culture

Working Yourself Out of Your Business

When we dream of beginning our own business, we envision the freedom of having creative control over our lives. We imagine working on our terms, spending days doing what we love and working for our dream rather than someone else’s. We get excited about the beginning and look forward to its success, imagining the years ahead in which we will be happily making a living doing something we love.

Thinking about retirement or selling a business at the start sounds terribly unromantic. However, when we plan for the eventual transition of ownership a business will undergo from the beginning, we create a business with a strong investment value and a structure that will live beyond its creator. This article is not about crafting an exit strategy, but implementing a framework that will allow a business to become a legacy.

Unlike most coffee house owners, it has never been my ambition to own a coffee shop. Our patrons often ask why we have built Maeva’s and I know they are looking for that beautiful story in which a life-long dream has blossomed into success. The reality is I knew nothing about coffee when we decided to undertake this venture. My passions do not lie in owning or operating food service businesses like the grand restaurateurs that dazzle me in every city I visit. We built Maeva’s because it was a sound investment; because The Milton Schoolhouse needed a business with heavy foot traffic to support our other start ups and our neighborhood needed a gathering place to grow.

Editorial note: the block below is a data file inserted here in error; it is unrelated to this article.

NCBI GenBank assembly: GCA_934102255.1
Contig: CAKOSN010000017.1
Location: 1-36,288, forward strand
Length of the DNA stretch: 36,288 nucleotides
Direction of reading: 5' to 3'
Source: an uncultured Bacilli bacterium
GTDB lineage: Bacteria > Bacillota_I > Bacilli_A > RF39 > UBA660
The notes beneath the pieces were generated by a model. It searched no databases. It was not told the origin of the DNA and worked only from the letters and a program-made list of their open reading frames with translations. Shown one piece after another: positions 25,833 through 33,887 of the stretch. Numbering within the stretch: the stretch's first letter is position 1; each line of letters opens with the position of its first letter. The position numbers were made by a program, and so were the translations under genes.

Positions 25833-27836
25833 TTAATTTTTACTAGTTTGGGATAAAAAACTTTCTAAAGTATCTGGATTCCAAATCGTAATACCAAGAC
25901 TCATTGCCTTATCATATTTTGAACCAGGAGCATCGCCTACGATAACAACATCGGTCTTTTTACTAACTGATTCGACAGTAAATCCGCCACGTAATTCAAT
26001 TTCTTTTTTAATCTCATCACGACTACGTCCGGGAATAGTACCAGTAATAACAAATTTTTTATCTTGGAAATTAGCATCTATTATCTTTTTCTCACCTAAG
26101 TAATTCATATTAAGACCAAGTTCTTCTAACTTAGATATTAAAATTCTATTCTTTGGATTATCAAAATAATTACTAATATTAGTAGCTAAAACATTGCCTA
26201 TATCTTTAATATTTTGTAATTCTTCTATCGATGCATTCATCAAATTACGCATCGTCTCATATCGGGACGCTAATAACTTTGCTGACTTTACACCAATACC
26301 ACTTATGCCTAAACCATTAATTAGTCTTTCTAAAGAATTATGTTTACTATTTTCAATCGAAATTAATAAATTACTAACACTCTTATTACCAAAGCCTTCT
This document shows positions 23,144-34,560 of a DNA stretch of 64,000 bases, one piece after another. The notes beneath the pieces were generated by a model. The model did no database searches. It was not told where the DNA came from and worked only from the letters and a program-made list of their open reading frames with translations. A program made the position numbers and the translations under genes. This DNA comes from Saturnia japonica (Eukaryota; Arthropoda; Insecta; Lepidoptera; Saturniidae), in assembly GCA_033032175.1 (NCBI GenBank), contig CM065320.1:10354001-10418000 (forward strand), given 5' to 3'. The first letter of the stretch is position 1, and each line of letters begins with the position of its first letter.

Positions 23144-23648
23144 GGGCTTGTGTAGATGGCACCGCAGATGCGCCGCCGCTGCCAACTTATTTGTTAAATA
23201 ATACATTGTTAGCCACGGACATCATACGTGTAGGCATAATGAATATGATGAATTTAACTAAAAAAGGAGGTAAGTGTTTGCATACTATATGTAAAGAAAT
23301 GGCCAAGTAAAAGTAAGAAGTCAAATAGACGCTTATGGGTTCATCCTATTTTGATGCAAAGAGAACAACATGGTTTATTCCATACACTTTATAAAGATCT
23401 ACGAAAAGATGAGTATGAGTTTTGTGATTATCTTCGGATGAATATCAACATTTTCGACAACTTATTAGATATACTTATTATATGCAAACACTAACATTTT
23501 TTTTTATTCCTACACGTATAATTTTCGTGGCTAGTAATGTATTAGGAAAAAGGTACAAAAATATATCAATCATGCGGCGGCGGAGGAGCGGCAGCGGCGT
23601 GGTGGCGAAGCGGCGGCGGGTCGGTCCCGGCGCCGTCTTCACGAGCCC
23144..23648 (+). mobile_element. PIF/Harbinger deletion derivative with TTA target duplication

As Maeva’s continues to blossom, I already look forward to new ventures beyond this beautiful shop. From the beginning, my business partner and I have had a plan to transition Maeva’s to a new owner (or to a full time operations manager) within five years- allowing us the time to dedicate to new ventures in our community. Whether you are hoping to start and sell your business quickly or wish to be involved for decades, one of the greatest things you can do to ensure the longevity of your work is to make your operation attractive to its next owner and do everything you can to enable their success.

 

 

Paperwork

This is an essential part of creating a seamless transition to an Operations Manager or new owner. When someone buys a franchise, they are given months of training and hundreds of pages of information outlining everything from sales techniques to pricing strategies to safety processes. If you’ve built your business from scratch, you know the ins and outs of how you make decisions for your company- but does anyone else? The pieces listed below are essential for not only selling your business but peace of mind if you were ever to face a crisis in which you were required to be on hiatus from its operation: